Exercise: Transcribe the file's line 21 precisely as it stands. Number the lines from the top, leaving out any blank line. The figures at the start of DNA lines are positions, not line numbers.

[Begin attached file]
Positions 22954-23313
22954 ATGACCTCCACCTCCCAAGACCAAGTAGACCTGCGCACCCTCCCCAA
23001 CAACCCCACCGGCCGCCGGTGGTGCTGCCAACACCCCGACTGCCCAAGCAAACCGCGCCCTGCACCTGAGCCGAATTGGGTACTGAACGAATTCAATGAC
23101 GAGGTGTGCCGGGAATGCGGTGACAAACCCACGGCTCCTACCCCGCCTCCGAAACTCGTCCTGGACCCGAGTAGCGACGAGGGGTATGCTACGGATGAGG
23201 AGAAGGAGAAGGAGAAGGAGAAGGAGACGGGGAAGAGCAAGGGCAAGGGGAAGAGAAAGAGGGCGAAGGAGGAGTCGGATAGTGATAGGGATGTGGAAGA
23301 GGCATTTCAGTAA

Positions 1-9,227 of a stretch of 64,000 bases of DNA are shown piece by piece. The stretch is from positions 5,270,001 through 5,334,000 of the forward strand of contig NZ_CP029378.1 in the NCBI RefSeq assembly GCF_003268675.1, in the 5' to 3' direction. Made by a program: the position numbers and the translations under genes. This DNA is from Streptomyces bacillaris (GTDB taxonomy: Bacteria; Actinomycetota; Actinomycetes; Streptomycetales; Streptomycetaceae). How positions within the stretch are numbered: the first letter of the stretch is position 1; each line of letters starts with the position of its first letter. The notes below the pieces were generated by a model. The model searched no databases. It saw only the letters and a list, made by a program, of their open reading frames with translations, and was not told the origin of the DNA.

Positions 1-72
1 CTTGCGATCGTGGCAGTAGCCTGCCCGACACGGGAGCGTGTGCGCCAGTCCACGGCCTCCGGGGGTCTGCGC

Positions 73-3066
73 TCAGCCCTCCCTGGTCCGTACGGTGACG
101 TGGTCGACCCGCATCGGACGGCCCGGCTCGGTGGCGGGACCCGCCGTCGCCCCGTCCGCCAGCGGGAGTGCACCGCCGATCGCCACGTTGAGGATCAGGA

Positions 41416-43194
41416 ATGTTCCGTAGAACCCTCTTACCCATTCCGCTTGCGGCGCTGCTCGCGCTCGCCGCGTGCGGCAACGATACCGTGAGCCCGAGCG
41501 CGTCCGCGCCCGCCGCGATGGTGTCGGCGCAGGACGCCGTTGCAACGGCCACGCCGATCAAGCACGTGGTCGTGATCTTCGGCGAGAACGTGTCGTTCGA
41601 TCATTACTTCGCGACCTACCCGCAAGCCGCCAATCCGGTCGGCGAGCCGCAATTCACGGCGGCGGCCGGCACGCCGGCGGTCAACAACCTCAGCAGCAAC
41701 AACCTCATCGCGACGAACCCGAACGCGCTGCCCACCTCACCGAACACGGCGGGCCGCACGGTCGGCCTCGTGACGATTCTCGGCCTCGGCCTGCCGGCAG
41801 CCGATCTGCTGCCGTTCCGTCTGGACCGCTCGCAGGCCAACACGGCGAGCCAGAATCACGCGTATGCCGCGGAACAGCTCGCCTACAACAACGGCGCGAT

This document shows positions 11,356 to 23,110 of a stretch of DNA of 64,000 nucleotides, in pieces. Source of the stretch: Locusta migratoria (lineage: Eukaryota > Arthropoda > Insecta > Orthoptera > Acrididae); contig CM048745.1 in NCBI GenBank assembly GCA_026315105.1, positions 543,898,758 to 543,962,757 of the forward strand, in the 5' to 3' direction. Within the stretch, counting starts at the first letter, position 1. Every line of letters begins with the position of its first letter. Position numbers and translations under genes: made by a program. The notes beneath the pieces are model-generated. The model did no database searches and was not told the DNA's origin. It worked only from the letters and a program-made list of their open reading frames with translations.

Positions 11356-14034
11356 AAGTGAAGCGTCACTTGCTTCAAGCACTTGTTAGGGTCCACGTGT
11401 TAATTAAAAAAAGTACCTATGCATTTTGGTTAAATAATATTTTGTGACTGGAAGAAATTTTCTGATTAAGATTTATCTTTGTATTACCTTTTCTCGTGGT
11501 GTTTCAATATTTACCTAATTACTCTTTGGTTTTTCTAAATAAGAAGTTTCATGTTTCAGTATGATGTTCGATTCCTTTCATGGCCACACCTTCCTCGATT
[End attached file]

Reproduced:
11356 AAGTGAAGCGTCACTTGCTTCAAGCACTTGTTAGGGTCCACGTGT